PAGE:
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George Andreopoulos

What are the UNSC's prospects for a counter-terrorist discourse and corresponding policies consistent with international human rights norms and standards? What is the responsibility of the UNSC and what is the responsibility of member states? What are the existing accountability gaps and how can they be addressed? In examining these issues, this chapter critically discusses the ongoing interplay between the legal regimes governing the maintenance of international peace and security and human rights and assesses the shifting dynamics between the hierarchical and participatory facets of the international legal process, as manifested through the UNSC’s “legislative activism” since the adoption of UNSCR 1373. By employing content analysis, process tracing and the main approaches to treaty interpretation, it examines member states’ country reports submitted under the 1373 process and explores the factors that have enabled, as well as constrained, the progressive ‘humanization’ of the UNSC's counter-terrorist discourse.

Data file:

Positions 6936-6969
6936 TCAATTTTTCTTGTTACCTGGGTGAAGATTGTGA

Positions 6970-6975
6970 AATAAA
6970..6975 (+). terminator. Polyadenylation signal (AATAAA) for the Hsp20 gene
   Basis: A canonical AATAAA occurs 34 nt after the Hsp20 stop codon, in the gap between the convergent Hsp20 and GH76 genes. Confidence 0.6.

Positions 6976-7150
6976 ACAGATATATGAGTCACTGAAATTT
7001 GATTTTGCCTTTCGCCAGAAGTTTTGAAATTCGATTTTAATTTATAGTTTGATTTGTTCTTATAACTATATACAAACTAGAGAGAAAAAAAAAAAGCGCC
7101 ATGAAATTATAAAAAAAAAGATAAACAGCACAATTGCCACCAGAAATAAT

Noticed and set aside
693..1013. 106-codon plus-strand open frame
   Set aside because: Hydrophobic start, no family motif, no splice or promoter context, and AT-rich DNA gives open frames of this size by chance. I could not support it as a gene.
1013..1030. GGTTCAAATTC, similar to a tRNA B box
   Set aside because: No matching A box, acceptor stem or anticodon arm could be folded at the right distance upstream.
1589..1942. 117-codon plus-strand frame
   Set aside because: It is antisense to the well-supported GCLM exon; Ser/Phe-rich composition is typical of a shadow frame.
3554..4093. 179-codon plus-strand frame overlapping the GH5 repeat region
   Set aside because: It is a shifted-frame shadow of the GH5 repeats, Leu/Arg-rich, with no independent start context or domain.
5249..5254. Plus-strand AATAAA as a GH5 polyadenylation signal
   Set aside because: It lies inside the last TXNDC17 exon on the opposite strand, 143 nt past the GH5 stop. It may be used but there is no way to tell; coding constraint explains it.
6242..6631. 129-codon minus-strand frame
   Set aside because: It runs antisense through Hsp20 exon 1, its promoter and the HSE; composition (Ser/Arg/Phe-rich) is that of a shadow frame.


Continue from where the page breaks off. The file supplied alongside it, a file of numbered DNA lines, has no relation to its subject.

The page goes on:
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George Andreopoulos

This chapter takes a critical look at the evolving responsibility of international organizations (IOs) and the challenges facing efforts to hold them accountable for human rights violations. The main argument advanced here is that while IO responsibility, especially when contrasted with state responsibility, is considerably less developed, it offers a promising pathway to rights promotion and protection especially in light of the density of rule-based transnational interactions and the growth of institutional mechanisms and fora for advocacy and accountability. More specifically, IO practice has opened up several pathways to the pursuit of responsibility, with the most promising one being situations where IOs exercise sovereign state-type functions (administration of territories). However, whether examining IO activity in peace and security or in economic assistance, it is important to stress that none of the areas of IO activity are or can be perceived as strictly compartmentalized spaces. Rather, they are terrains on which the dynamic interplay between ongoing legal developments, reforms in response to internal and external pressures and the proliferation of monitoring platforms generate entry points for coordinated action to advance human rights claims.